TJ Ryan Foundation Board member, John Quiggin, comments in The Guardian (14.11.17) that the debt linked to ownership of a profitable public enterprise is not a problem - but the LNP's focus on debt and asset sales obscures another important point.
'The current Queensland election is the first in many years in which the sale of public assets is not an issue. All parties have ruled them out. The reason is obvious enough: in the last three elections, Queenslanders have demonstrated their overwhelming opposition to privatisation.
'In 2009 Anna Bligh won by promising not to sell assets, even at the price of forgoing a AAA credit rating. Once re-elected, she promptly discovered that the AAA rating was vital after all, and that selling assets was the only way to get it back.
'Assets, including ports and railways, were duly sold, but Bligh did not regain the AAA rating, or retain her job at the next election in 2012, when Labor was almost wiped out by angry voters. (The Australian Bankers Association took a more positive view, appointing Bligh as its CEO in 2017).
'The LNP government of Campbell Newman and Tim Nicholls kept its promise not to sell assets in its first term of office, but tried hard to set the stage for privatisation. Following a familiar script, former treasurer Peter Costello led a “Commission of Audit” which predicted dire consequences if large scale privatisation was not undertaken. The Costello Commission focused in particular on the ratio of net financial debt to state revenue, then running at about 84%.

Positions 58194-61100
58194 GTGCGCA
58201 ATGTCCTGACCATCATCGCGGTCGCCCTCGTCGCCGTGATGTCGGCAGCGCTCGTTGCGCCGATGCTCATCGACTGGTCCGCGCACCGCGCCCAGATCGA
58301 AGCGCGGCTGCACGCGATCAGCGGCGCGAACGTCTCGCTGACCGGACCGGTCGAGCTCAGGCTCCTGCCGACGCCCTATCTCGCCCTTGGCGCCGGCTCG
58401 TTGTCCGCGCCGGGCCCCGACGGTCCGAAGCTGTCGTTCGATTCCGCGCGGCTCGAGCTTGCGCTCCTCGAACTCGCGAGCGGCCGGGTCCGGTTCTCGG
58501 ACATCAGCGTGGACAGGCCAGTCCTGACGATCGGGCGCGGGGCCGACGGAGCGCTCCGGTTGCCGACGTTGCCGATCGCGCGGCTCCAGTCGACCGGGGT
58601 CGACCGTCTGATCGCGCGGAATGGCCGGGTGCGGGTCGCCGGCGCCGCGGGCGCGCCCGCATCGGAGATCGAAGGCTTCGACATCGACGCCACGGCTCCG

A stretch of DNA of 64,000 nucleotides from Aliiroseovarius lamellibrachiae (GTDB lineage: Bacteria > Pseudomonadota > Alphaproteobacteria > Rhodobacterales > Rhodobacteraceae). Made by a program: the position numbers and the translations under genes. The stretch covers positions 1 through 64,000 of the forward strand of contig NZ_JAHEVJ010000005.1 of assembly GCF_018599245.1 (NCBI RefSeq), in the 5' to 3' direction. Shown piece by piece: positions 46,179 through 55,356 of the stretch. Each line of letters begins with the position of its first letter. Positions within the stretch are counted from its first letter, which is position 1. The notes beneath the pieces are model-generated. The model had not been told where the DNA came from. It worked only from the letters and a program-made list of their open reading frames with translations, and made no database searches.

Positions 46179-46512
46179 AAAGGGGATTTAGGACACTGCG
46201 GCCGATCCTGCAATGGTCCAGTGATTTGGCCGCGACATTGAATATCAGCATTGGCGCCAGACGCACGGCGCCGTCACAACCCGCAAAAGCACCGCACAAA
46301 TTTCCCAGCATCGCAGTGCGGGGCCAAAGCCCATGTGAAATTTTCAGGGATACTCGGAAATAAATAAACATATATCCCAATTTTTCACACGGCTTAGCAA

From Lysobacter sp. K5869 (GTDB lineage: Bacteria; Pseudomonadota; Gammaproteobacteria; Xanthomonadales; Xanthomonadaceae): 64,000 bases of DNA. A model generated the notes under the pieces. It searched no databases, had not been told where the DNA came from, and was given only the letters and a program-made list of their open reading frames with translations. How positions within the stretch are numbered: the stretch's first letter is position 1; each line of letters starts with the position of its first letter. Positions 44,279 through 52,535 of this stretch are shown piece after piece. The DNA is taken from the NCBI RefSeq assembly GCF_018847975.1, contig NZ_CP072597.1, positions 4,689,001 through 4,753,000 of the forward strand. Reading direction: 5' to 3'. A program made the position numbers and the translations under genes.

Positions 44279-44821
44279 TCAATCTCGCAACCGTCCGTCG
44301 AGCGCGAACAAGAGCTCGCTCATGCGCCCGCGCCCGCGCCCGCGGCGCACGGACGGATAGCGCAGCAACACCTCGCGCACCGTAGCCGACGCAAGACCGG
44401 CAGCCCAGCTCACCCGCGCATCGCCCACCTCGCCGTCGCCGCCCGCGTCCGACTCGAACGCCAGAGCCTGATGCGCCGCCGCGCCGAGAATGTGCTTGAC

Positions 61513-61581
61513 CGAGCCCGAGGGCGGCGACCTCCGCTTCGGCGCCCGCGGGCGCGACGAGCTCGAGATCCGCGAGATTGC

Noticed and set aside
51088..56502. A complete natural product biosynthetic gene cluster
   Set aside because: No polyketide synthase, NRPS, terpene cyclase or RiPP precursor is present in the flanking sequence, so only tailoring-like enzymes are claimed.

'Once again, Queensland voters were unimpressed. Despite an expensive, publicly-funded marketing campaign, awkwardly named Strong Choices, the 2015 election produced another unequivocal rejection of asset sales.
'Based on the Commission of Audit analysis, spelt out in the Strong Choices campaign, the result ought to have been a disaster with ballooning debt and an inability to fund basic services, amplified by the end of the mining boom.
'In reality, nothing of the kind has happened. The Palaszczuk Labor government has maintained budget surpluses despite replacing many of the public sector workers sacked under the Newman-Nicholls government. The biggest criticism the LNP opposition has managed to offer in its campaign is that Labor is a “do nothing” government that has undertaken few bold initiatives.'